Shobha Shukla – CNS
I am tempted to share this very recent photograph of a newly done up mural in a very prominent area of my city barely a stone-throw distance from the state parliament. It is a clear depiction of what our patriarchal society wants its women to be-meek submissive, docile, their colourless faces devoid of any hope or desires. I fervently hope that it is not the sign of times to come.
This year’s World Population Day theme of safeguarding the health and rights of women and girls is bang on spot, more so in the context of the current COVID-19 pandemic.
The recently held 2nd session of 10th Asia Pacific Conference on Reproductive and Sexual Health and Rights (#APCRSHR10 Virtual) on “Accelerating Rights and Choices for all in a Post-COVID Asia-Pacific”, saw several gender equality and women rights’ activists draw attention to the ills plaguing women and girls, especially those living in the Asia Pacific region.
Dr Gita Sen, a scholar of international repute and Distinguished Professor at Public Health Foundation of India (PHFI), rues that the pandemic has further heightened the risks of disturbing practices prevalent in Asia Pacific countries (including India) that harm women and girls and undermine their equality – as shown by The State of the World Population Report 2020 by UNFPA.
“The existing inequalities have only exacerbated during the current pandemic. We also saw emergence of another parallel pandemic of violence against women and girls—those who were locked up with their abusers in their homes during lockdown. We have seen too little active leadership to remove stigma and to deal with the backlash against gender equality and sadly some leaders have gone in the opposite direction and we really need to tackle this”, she says.
India has a long way to go to achieve the three zeroes (that were set in motion by UNFPA) by 2030: zero unmet need for contraception; zero preventable maternal deaths; and zero gender-based violence and harmful practices. The UNFPA report points out that India’s maternal mortality ratio (deaths per 100,000 live births) was still high at 145 and modern method contraceptive prevalence rate in women aged 15-49 years, was a mere 38%.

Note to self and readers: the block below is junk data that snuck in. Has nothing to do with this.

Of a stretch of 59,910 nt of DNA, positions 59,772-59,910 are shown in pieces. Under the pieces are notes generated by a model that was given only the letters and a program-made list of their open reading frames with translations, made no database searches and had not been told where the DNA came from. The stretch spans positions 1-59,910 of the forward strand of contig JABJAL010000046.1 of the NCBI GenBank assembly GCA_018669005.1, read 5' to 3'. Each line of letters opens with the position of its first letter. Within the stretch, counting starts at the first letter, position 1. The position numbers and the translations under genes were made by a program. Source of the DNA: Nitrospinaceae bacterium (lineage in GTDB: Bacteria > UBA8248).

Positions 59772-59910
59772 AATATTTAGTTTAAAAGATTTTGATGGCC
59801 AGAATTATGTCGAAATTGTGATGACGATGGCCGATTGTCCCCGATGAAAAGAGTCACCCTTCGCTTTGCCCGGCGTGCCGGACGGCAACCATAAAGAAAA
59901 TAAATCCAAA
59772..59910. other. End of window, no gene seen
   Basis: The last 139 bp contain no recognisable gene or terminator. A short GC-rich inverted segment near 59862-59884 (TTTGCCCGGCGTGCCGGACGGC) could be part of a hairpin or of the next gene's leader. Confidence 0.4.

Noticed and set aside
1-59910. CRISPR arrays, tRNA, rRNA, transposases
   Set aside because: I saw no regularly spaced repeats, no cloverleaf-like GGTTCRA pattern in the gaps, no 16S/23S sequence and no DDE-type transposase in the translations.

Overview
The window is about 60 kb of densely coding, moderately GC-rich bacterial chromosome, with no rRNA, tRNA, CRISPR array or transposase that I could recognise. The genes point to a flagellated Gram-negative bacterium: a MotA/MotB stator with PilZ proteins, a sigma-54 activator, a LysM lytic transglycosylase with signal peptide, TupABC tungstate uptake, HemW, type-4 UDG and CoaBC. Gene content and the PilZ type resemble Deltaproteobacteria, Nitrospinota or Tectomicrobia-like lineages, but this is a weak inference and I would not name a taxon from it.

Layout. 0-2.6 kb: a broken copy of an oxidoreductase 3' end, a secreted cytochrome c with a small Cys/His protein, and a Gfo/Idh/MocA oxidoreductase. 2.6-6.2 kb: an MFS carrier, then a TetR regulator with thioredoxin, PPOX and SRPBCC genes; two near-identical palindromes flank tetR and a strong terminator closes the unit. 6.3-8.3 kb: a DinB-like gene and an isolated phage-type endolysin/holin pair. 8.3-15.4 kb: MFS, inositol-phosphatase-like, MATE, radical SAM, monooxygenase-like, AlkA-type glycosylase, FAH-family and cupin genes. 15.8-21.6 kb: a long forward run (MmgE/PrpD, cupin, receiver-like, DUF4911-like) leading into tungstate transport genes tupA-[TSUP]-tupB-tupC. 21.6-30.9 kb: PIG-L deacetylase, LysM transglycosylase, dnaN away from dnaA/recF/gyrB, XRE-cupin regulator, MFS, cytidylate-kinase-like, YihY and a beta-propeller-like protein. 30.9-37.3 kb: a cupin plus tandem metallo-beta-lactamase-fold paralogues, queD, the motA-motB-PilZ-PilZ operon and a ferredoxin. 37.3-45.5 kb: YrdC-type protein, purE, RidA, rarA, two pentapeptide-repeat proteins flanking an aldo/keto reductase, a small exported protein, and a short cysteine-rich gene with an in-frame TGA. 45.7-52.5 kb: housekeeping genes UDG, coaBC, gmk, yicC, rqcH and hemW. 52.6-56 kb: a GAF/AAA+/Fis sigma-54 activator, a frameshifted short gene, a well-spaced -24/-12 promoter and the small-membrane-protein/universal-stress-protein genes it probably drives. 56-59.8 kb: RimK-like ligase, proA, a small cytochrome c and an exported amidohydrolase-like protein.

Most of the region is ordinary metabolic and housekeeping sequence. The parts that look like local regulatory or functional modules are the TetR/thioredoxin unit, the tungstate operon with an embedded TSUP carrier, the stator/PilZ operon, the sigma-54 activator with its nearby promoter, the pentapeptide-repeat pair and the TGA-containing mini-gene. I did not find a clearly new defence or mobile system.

The report also corroborates that the majority of Indian women still lack the power to take decisions regarding their sexual and reproductive health and to negotiate and choose if they are willing to get pregnant or wish to give birth to a baby. A strong preference for a son by families is still prevalent, abetted by the country’s overwhelming patriarchal society.
In one of her articles, Dr Kalpana Apte, Director General, Family Planning Association of India (FPA India), said that sexual health is largely neglected and reproductive health is not a priority in policy discourse in India. Citing a recent report by FPA India, she shared some very disturbing data: 50% of maternal deaths among girls aged 15-19 years occur due to unsafe abortion practices; 26.8% women aged 20-24 years were married before age 18 years; more than 50% of children between the ages of 5-12 years have been sexually abused and more than half of the cases of sexual abuse and rape go unreported; 34% of adolescent married girls admitted to being physically, emotionally, or sexually assaulted.